Line a baking sheet with parchment paper and set aside. Spread the arils in a loose layer on a double layer of paper towels. Cover and blot gently with another paper towel, rolling them around to contact dry parts of the toweling. Gather up the towels and transfer the arils to fresh dry towels. Spread, blot, and roll, as before. Repeat if necessary. Let the arils air dry for another 10 or 15 minutes (sometimes I fan them for a few seconds with a magazine).
Meanwhile spread the nuts on a chopping board and cut them into pieces not much bigger than the arils. Shake them in a coarse strainer to remove the dust—and reserve the dust for another use (morning cereal, another recipe, smoothie…).
Temper the chocolate (https://food52.com/blog/3601-how-to-temper-chocolate) or simply melt it as follows: Chop it coarsely and put it in a medium stainless steel bowl set directly in a wide skillet of almost simmering water. Stir frequently until it is almost entirely melted. Remove the bowl and stir until completely melted and smooth. It should be warm—between 110° and 120° F; let cool for a few minutes if it exceeds 120° F.
Wipe the bottom of the bowl dry prevent dripping. Save 1/3 of the arils and walnuts for topping, if desired. Otherwise, pour all on top of the chocolate. Using a rubber or Silicone spatula, gently fold the inclusions into the chocolate without bruising the arils and releasing juices: To do this, try to avoid direct contact between the spatula and the arils by sweeping the edges of the spatula down the side of the bowl, across the bottom under the chocolate and inclusions and up the opposite side of the bowl, lifting the chocolate up and over the nuts and arils. Repeat just until all of the inclusions are coated.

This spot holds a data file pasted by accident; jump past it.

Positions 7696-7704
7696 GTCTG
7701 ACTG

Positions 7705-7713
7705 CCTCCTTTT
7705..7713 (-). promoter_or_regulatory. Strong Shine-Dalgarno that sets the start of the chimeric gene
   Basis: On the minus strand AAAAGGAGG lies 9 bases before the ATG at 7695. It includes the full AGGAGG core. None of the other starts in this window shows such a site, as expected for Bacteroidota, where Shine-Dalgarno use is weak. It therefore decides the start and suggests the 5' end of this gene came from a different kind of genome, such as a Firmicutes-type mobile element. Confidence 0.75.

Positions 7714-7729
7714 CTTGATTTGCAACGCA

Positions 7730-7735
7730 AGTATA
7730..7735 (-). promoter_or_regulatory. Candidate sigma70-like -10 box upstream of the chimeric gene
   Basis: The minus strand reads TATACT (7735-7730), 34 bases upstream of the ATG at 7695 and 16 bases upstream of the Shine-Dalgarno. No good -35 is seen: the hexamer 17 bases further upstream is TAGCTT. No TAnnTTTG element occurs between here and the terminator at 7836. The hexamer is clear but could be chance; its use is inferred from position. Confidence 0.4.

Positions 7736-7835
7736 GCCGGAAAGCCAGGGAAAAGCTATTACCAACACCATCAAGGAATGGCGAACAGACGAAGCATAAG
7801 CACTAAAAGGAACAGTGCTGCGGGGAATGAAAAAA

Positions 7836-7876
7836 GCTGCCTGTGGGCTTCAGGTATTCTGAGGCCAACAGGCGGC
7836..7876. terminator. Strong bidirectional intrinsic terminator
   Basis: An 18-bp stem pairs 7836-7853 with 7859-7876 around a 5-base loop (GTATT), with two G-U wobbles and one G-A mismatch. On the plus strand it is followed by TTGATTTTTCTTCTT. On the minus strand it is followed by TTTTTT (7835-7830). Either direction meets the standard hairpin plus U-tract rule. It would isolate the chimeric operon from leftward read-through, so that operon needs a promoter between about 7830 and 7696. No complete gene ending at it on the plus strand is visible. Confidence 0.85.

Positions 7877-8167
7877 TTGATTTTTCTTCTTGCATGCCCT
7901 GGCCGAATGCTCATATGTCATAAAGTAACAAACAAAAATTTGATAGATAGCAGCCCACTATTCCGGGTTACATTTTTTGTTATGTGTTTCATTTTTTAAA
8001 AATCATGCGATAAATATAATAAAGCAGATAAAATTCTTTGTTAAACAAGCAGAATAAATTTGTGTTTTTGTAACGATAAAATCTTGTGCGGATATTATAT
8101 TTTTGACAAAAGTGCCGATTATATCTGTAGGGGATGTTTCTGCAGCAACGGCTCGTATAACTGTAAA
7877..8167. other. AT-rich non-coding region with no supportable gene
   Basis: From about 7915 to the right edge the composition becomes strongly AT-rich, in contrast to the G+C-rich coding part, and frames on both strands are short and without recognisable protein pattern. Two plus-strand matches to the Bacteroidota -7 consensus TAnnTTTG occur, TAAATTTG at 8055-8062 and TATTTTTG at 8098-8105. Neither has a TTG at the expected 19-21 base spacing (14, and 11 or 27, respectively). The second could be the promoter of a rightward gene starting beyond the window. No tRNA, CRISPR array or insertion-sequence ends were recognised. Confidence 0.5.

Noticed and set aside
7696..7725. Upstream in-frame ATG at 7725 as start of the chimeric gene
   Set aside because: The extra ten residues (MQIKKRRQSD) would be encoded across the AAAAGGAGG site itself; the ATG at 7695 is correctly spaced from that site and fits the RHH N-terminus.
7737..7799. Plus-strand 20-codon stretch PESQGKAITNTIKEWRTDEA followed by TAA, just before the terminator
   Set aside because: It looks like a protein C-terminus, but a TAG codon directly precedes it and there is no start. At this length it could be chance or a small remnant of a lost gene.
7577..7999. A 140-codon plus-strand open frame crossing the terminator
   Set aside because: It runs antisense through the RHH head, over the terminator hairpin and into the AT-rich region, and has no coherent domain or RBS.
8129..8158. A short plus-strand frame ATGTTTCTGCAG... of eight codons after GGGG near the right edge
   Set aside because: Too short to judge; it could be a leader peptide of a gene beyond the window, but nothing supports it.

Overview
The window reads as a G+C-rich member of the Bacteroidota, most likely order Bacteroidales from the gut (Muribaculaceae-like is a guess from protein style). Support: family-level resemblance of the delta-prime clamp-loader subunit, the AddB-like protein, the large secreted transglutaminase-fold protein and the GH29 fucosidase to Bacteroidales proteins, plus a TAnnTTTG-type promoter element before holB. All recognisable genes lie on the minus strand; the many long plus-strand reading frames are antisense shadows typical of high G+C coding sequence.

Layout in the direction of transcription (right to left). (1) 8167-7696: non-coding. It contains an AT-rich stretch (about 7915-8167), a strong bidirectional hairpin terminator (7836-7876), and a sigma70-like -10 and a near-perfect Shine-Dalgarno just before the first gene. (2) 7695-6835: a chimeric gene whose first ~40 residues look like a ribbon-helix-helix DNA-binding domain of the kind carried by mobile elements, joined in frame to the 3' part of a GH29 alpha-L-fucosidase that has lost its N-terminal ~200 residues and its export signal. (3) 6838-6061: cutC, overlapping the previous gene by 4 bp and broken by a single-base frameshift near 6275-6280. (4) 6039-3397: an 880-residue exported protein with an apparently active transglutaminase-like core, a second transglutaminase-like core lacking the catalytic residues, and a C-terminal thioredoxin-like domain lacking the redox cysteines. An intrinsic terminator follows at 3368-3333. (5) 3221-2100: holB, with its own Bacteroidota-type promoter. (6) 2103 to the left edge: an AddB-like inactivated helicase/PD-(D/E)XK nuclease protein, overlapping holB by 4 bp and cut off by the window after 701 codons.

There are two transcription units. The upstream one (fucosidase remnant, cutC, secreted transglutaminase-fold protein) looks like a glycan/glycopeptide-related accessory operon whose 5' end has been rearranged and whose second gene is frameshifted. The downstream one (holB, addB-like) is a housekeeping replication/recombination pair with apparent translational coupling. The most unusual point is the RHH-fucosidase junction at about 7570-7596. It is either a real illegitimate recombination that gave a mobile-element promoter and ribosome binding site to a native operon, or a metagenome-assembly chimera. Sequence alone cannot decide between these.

Immediately scrape the mixture onto the parchment over a wide area rather than one big heap—don’t worry about uneven distribution or bare spots. Then, instead of trying to spread the mixture out, use the tip of the spatula to gently push and distribute the coated inclusions to make the bark thinner and fill in some of the bare spots on the parchment. Sprinkle with reserved nuts and arils, if desired.
If chocolate is not tempered, put the baking sheet immediately into the fridge to set and harden the chocolate, then cover it with plastic wrap to prevent condensation and the absorption of odors and keep refrigerated. It will keep for 1 to 2 days with toppings; 3 days without. You can remove it 15 to 30 minutes in advance of serving.
If chocolate is tempered, leave the sheet in a cool place (I tape the corners of the parchment to the baking sheet and set it front of a small table fan) to set. Store at room temperature 1 to 2 days with toppings, 3 days without. (You can get 1 or 2 additional days of life from tempered bark with all arils coated as follows: At least 3 hours after the chocolate is set, wrap bark in plastic wrap and a ziplock bag and refrigerate. Bring to room temperature before unwrapping, gifting, or serving.)
To serve, break the bark into pieces/shards with your fingers or the point of a paring knife.
My career was sparked by a single bite of a chocolate truffle, made by my Paris landlady in 1972. I returned home to open this country’s first chocolate bakery and dessert shop, Cocolat, and I am often “blamed” for introducing chocolate truffles to America. Today I am the James Beard Foundation and IACP award-winning author of ten cookbooks, teach a chocolate dessert class on Craftsy.com, and work with some of the world’s best chocolate companies. In 2018, I won the IACP Award for Best Food-Focused Column (this one!).